I did edit my film ‘Combine’ in lockdown though. Back in 2017 I’d filmed at Ketton Cement works but I didn’t have a plan, and I felt I’d made a right mess of it so the footage just sat there. Then in 2020 there was an open call from Fermynwoods Contemporary Art to rework historic films of the steelworks in Corby. When I pushed the films up against each other, something else came out.
My film ‘Civil’, which is currently at Thelma Hulbert Gallery, takes the past and present definition of Civil from the Institution of Civil Engineers. I’ve woven old photographs taken of people building Derwent Dam, just outside Sheffield, together with footage that I took of the dam overflowing. It was filled with water in about 1913, so it coincides with the formation of The London Group, and also with Thelma Hulbert being born. Lovely parallels. Towards the end of the film water cascades over the dam, superimposed onto a photo of a younger me taken at the Institution of Civil Engineers. I was always being photographed as women were such a rarity at that time; the token woman on the front page of any publication. So I make a guest appearance in my own film.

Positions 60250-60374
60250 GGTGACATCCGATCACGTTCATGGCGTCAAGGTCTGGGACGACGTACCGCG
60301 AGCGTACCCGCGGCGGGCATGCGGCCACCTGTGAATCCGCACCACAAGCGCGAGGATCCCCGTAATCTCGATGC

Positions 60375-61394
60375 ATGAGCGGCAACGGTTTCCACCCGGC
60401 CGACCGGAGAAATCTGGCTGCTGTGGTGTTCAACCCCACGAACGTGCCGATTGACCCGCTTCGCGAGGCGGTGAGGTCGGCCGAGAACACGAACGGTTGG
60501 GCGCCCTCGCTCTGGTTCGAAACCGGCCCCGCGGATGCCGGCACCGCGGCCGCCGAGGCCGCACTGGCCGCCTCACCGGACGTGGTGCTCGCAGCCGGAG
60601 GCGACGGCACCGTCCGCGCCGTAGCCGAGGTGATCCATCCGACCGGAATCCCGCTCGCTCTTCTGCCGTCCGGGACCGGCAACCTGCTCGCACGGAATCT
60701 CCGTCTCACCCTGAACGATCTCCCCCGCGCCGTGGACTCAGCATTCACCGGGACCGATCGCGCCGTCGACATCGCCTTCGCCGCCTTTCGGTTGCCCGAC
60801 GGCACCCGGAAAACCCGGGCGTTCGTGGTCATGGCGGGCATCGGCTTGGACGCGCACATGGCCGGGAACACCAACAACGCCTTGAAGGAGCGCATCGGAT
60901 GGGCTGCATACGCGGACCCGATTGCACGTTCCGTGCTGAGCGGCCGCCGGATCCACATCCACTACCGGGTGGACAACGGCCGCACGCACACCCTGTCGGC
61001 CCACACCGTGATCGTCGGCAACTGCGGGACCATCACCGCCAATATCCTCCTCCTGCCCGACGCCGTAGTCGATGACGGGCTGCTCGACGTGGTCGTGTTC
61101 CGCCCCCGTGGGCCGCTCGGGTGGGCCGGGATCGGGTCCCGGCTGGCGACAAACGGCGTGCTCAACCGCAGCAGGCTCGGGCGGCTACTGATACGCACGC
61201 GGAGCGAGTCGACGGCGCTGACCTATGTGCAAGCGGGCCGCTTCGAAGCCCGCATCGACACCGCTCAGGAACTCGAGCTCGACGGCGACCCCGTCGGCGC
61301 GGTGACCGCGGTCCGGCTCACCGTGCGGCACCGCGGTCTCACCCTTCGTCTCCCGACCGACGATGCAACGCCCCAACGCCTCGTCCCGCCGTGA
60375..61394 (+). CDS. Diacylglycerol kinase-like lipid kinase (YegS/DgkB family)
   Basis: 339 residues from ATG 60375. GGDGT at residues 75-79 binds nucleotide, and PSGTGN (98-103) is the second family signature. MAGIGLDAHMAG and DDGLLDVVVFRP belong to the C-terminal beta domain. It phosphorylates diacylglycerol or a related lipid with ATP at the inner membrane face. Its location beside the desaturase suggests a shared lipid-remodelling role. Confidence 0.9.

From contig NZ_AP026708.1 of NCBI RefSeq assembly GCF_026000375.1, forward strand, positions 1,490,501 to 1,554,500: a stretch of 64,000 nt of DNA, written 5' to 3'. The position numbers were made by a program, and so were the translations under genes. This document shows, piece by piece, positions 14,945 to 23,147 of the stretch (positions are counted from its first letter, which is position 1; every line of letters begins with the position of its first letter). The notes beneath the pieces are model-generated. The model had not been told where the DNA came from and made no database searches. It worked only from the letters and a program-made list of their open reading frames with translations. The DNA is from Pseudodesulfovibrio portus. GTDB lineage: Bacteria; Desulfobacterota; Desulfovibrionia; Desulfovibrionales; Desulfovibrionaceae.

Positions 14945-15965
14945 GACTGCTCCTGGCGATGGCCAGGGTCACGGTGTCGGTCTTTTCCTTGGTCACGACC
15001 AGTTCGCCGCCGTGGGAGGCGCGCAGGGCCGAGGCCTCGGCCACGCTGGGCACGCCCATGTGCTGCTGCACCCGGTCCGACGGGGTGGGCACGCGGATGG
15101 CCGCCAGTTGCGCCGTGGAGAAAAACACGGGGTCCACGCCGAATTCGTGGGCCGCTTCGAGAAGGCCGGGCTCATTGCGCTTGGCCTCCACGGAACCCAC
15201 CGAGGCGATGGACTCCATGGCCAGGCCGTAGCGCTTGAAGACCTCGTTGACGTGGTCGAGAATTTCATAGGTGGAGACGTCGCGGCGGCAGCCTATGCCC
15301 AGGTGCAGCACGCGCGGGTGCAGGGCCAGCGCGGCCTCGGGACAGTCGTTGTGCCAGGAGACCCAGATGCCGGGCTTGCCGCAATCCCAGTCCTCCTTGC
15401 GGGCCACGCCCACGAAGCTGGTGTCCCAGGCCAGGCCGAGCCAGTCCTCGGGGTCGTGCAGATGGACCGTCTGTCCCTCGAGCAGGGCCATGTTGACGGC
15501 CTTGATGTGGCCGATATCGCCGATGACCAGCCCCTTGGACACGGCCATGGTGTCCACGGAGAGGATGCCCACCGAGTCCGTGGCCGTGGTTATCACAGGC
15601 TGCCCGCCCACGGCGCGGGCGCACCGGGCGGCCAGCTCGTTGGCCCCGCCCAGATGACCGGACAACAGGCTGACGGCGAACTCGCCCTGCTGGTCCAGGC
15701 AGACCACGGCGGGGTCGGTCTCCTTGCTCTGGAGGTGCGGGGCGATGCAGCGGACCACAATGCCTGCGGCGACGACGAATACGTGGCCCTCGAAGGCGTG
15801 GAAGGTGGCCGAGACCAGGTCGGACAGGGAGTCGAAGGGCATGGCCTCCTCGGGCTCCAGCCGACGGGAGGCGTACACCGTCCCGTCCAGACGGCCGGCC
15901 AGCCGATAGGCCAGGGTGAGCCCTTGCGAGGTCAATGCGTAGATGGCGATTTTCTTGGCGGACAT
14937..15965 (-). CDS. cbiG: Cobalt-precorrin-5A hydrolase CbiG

In many respects, I would say my work revolves around the people and places that are in some way overlooked. Perhaps ‘let’s have a look at this’ would sum up my practice. I have recently been looking at industries that are problematic, questioning what it is like working in an industry that people are very critical of. At the moment I’m working on a commission with artist Alison Carlier and animator Sheryl Jenkins in the North East, involving an ex-mining community. They are wrestling with their sense of identity; what does it mean to be someplace where the industry was completely eradicated in the ‘80s? There’s a whole raft of emotion, intention and responsibility that sits around that, and rumbles along in my work. Issues around working class production – whether it’s manufacturing or primary industries like mining and farming.